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Crown Office to appeal "unduly lenient" sentence for double cyclist killer Gary McCourt

Back to court for driver given community service and five year driving ban for killing Audrey Fyfe

Scotland's Crown Office is to appeal the "unduly lenient" sentence handed down to motorist Gary McCourt for causing the death of cyclist Audrey Fife in August 2011, who it emerged was the second cyclist he had killed while driving.

McCourt's sentence, 300 hours community service and a five year driving ban, came despite calls for a custodial sentence from the families of both the cyclists he had killed.

Mrs Fyfe's widower, John described the sentence as "beyond comprehension" and  national cyclists' organisation, the CTC said it "scandalous" and launched a campaign for the sentence to be reviewed, 6000 people wrote to the Lord Advocate's office calling for the Crown to Appeal.

In a statement announcing news of the appeal, the Crown Office said:

"In cases of a serious nature, Crown Counsel will often consider whether the sentence imposed is within the range available to the sheriff in the exercise of his or her discretion.

"Following careful consideration of the facts and circumstances of the case against Gary McCourt by Crown Counsel, we can confirm that the Crown will be lodging an appeal against the sentence on the grounds that it was unduly lenient.

"The family of Mrs Fyfe have been kept advised of this decision and we will continue to update them as to any significant developments in the appeal process.

After his conviction and prior to sentencing it was revealed that McCourt had previously served a prison sentence for causing the death of another cyclist, George Dalgity in 1985. However, when sentencing McCourt earlier this month Sheriff James Scott did not choose to regard McCourt's earlier conviction as an aggravating factor worthy of influencing the sentence he handed down for causing Mrs Fyfe's death. It was the Sheriff's view that the collision occurred when McCourt "momentarily" lost concentration and that while "Mrs Fife wasn't in any way to blame for the accident" in his view the fact that she wasn't wearing a helmet contributed to her death. McCourt had admitted to police that he had "clipped" Mrs Fife's bike.

As part of the appeal process Sheriff Scott will now have to submit a report outlining why he thought 300 hours of community service and a five year driving ban was an appropriate sentence for a second offence resulting in the death of a cyclist through dangerous driving.

The leniency of the sentence caused outraged comment amongst both the cycling community and in the Scottish media with many questioning not only the non-custodial nature of the sentence but the fact that McCourt was given a five year driving ban rather than a life ban given that two fatalities were directly attributable to his poor driving. Writing on the website earlier this week, Mrs Fyfe's daughter, Aileen Brown made the point that driving is not a right and that sentencing policy needed to reflect that.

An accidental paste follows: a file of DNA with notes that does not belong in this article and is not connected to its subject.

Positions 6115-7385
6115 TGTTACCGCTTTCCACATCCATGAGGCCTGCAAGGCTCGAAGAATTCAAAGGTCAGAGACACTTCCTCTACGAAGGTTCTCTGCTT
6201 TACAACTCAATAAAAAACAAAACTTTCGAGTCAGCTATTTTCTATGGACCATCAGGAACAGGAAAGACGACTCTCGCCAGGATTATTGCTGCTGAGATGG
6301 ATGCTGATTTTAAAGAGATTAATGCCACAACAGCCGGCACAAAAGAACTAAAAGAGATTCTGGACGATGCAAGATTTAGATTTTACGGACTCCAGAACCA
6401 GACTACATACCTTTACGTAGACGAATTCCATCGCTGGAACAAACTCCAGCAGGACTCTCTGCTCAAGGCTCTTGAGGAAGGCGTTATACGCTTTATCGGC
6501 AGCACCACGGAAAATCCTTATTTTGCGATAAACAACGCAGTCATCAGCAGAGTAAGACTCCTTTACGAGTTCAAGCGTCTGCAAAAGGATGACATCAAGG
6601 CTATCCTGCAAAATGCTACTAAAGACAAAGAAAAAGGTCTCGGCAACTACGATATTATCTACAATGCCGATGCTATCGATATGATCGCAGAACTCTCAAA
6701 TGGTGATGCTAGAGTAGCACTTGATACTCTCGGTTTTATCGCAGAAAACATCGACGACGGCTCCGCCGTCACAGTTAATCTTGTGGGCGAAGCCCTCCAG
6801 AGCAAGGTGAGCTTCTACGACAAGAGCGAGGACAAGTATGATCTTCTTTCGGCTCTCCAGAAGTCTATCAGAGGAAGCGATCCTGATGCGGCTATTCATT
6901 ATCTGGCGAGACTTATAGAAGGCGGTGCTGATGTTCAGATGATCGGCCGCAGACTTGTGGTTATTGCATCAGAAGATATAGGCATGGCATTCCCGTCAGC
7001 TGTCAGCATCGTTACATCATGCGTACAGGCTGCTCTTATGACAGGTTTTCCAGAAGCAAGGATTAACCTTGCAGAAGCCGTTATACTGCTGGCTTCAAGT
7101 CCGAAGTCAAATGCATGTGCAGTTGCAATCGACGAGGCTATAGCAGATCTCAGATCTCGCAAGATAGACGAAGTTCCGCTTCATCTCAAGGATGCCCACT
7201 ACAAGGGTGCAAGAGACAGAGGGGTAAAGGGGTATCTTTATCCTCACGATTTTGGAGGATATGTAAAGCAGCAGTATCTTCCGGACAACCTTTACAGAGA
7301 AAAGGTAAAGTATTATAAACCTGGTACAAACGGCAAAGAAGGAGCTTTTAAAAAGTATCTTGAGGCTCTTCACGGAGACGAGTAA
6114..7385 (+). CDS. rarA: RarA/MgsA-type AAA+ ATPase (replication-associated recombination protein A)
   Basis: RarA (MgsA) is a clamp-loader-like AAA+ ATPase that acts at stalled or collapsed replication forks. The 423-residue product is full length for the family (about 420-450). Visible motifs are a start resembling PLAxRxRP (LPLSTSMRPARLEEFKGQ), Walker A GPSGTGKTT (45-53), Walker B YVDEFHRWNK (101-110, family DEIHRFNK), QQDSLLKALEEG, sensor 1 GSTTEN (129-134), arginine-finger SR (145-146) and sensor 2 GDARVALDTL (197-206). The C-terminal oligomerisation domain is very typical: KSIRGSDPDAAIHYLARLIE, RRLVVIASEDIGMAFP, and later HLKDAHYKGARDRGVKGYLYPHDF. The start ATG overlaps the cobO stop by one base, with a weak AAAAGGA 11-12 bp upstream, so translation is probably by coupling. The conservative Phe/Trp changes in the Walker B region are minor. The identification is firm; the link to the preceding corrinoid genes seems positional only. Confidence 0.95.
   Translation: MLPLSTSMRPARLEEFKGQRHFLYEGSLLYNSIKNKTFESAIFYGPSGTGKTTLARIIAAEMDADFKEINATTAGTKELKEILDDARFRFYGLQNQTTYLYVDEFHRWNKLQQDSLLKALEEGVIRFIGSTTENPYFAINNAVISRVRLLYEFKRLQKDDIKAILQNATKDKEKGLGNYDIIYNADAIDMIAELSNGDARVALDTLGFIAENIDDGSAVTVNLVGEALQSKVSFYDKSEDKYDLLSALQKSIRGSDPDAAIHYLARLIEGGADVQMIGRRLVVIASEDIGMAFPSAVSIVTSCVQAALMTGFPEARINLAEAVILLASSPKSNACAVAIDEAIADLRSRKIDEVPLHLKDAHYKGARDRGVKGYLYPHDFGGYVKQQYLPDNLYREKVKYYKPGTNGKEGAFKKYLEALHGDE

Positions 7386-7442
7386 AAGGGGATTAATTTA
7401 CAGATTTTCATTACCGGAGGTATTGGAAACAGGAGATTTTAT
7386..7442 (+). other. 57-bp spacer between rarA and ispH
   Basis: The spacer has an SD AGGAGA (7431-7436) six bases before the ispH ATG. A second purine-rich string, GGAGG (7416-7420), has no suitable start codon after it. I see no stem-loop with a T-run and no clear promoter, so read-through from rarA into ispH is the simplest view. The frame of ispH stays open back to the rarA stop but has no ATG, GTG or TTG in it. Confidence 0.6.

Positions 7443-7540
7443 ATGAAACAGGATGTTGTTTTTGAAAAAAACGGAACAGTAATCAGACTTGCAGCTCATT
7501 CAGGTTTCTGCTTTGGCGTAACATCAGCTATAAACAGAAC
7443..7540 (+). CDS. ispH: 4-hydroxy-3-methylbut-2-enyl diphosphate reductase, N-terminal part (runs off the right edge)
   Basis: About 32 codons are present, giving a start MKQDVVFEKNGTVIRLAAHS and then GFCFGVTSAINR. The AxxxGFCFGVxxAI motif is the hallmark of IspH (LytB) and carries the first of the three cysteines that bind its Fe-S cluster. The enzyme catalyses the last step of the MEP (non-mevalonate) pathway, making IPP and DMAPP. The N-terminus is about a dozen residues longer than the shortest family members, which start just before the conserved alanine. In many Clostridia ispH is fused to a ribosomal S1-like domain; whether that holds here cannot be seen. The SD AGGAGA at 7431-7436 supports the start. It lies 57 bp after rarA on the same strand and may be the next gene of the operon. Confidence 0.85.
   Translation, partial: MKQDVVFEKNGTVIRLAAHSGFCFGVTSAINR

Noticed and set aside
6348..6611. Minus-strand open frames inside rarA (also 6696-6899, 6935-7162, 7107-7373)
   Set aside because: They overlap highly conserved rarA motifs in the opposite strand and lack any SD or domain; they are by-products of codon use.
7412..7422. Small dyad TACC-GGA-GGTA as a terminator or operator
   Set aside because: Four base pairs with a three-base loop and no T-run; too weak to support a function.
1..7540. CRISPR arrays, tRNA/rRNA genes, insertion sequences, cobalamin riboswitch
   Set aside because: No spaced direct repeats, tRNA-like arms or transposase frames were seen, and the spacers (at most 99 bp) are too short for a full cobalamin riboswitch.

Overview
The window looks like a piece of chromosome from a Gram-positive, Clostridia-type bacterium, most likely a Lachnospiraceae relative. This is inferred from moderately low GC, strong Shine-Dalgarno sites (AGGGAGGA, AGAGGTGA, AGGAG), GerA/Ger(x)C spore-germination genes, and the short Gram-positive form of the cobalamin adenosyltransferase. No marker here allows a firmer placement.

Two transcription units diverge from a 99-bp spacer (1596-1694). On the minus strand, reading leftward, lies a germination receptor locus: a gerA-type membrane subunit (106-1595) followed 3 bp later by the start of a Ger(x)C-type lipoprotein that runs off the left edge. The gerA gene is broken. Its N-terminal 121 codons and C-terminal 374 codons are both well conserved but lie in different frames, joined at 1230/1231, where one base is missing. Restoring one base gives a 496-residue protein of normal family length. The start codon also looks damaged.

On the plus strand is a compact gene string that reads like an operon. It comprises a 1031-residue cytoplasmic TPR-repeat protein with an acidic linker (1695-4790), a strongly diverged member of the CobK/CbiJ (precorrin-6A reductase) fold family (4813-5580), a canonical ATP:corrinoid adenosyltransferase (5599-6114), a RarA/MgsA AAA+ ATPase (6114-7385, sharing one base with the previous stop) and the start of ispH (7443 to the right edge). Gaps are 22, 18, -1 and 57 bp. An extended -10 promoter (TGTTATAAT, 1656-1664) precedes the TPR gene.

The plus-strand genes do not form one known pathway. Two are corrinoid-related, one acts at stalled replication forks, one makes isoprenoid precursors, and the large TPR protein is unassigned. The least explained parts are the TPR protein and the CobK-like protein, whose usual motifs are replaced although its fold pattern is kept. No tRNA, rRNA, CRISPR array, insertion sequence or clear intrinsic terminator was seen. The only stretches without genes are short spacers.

Speaking for the CTC, which backed the Fyfe family in seeking an appeal of the sentence with a letter writing campaign, Donald Urquhart, Secretary of CTC Scotland, said: “The decision of the Crown to appeal the sentence is welcomed by CTC/CTC Scotland and is, we believe, a reflection of the significant levels of concern expressed by cyclists of the leniency of the original sentence. It is essential that the Courts provide an appropriate degree of protection to all vulnerable road users and that that is reflected in the sentences handed down when careless and dangerous driving has been proved.”'s founder and first editor, nowadays to be found riding a spreadsheet. Tony's journey in cycling media started in 1997 as production editor and then deputy editor of Total Bike, acting editor of Total Mountain Bike and then seven years as editor of Cycling Plus. He launched his first cycling website - the Cycling Plus Forum at the turn of the century. In 2006 he left C+ to head up the launch team for Bike Radar which he edited until 2008, when he co-launched the multi-award winning - finally handing on the reins in 2021 to Jack Sexty. His favourite ride is his ‘commute’ - which he does most days inc weekends and he’s been cycle-commuting since 1994. His favourite bikes are titanium and have disc brakes, though he'd like to own a carbon bike one day.

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brandobiker | 10 years ago

I also signed it

edster99 | 10 years ago

Any other walk of life where you caused two separate deaths through negligence (i.e. building site, etc) theres no doubt you'd be inside. WTF is the difference!!! I know i'm preaching to the converted but even so.

Cyclic | 10 years ago

Good news, I was one of the 6000 and I hope justice is done this time.

hairyairey | 10 years ago

I was one of the 6,000 or so who signed the petition so I'm delighted with this result. I'll be very interested to read the justification for such a light sentence.

Gkam84 | 10 years ago

About time the courts in this country were brought to account for their sentencing.

It might even bring about a change in the guidelines for sentencing in these types of cases.

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